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Amazon asserts that the striking delivery drivers are not officially employed by Amazon.

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84 delivery drivers and dispatchers unite to demand that Amazon is accountable for their well-being while they work.

According to a recent report by Motherboard, a significant development has taken place within the realm of Amazon’s delivery operations in Palmdale, California. For the first time in the company’s history, a strike has been initiated by the Amazon delivery drivers stationed in this area. These drivers, who successfully unionized with the Teamsters back in April, gained official recognition from Amazon’s “Delivery Service Partner” (DSP) known as Battle-Tested Strategies in May. The primary catalyst behind this strike is the drivers’ unified demand for enhanced compensation and improved safety measures. Consequently, a total of 84 employees have chosen to participate in the strike, effectively ceasing their duties as of Thursday.

In a recent development, a significant event unfolded as Amazon delivery drivers collectively staged a notable strike, marking a historic moment in the realm of driver activism. The original article by Motherboard aptly captured the essence of this incident with the headline “Amazon Delivery Drivers Walk Out in First-Ever Driver Strike.” Subsequently, an email communication was initiated by a representative from Amazon, urging the publication to reconsider and modify the headline.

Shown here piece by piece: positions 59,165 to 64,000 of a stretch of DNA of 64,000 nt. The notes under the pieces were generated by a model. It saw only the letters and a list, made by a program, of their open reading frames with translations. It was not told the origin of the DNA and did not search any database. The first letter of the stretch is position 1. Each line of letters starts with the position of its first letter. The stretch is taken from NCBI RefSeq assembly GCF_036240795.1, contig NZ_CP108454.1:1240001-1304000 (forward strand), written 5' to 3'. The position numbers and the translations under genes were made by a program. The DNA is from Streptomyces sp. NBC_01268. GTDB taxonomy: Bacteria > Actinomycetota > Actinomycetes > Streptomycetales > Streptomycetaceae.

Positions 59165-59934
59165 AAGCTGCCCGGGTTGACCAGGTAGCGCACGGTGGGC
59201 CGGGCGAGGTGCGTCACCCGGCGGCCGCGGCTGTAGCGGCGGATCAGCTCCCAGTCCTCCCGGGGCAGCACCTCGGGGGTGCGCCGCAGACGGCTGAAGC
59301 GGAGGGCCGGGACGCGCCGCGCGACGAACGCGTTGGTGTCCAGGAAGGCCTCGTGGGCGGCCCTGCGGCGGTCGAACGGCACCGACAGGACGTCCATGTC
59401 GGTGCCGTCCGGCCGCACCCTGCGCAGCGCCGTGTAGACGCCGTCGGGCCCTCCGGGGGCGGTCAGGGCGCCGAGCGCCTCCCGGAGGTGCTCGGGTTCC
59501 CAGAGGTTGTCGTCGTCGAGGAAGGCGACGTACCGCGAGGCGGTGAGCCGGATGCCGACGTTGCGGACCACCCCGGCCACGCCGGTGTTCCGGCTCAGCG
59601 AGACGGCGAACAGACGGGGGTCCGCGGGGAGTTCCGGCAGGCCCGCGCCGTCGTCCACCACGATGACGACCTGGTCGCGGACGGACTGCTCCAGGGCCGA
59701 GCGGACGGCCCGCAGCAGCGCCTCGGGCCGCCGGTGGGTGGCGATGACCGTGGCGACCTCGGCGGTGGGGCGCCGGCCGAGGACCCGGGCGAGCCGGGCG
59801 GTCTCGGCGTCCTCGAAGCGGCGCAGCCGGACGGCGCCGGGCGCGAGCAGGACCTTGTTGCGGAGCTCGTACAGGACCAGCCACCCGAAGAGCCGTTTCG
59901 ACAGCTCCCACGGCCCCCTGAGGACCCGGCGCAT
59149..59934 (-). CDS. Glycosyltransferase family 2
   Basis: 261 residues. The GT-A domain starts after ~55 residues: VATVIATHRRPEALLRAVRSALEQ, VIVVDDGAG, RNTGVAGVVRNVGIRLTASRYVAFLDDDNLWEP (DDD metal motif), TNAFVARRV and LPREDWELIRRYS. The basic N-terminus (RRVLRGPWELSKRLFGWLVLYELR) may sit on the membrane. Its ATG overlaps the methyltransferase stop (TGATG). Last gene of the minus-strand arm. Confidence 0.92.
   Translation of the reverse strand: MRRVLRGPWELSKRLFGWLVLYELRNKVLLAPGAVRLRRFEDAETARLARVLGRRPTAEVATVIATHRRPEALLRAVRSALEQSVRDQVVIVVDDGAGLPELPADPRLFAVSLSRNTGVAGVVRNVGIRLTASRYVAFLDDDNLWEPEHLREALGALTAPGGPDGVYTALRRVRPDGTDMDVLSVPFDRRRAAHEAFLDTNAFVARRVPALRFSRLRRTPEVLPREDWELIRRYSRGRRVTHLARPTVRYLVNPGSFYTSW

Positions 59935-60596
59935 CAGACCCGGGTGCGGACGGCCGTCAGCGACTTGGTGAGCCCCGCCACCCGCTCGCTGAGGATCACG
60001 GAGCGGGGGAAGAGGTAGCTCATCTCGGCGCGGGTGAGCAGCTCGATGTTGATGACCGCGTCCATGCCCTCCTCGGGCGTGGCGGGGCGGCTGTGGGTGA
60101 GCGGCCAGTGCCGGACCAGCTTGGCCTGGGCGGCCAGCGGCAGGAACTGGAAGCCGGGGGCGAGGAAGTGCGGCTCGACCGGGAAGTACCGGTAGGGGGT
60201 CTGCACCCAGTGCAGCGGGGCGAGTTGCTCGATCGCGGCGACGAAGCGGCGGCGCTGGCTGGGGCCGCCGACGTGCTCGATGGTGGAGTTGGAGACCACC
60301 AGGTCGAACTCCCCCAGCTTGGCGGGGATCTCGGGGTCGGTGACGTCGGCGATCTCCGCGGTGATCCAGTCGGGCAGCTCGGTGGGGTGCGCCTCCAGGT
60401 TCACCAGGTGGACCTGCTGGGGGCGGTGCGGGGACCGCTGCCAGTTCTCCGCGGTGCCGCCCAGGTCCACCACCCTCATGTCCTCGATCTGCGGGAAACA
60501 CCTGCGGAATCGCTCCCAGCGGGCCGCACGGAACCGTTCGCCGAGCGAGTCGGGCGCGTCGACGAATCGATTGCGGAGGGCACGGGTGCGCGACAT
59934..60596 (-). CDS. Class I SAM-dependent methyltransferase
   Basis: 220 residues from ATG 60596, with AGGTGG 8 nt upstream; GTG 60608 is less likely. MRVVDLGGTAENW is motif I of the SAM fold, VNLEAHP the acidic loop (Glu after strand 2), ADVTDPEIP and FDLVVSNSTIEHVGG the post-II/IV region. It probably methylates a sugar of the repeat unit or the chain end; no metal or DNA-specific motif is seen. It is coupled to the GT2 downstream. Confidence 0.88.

What arguments Amazon has

The vast bulk of Amazon’s fleet, which is mostly made up of hired labour, is under Amazon’s strong influence and control even though it does not legally employ these people. The scope of Amazon’s influence goes much beyond just aesthetics, despite the fact that these employees wear Amazon clothing and drive delivery trucks sporting the company’s trademark artwork. The corporation carefully controls the way its drivers dress and limits their online behaviour, dictating what they can wear and publish online. Additionally, Amazon has control over the safety requirements that must be met before drivers can resume work, in essence deciding when they can do so in the event of an emergency.

Amazon has control over the safety requirements that must be met before drivers can resume work, in essence deciding when they can do so in the event of an emergency. Additionally, drivers must consent to being watched by artificial intelligence (AI) systems in order to be employed.

The union’s claims of unfair labour practises became centred on this pervasive degree of control, and in early May it formally filed a complaint with the National Labour Relations Board. The union specifically criticised Amazon’s practise of helping people start delivery logistics businesses that are only engaged in serving Amazon.

An that these concerns were unfounded, as the confirmed release date of August 31st looms ever closer.

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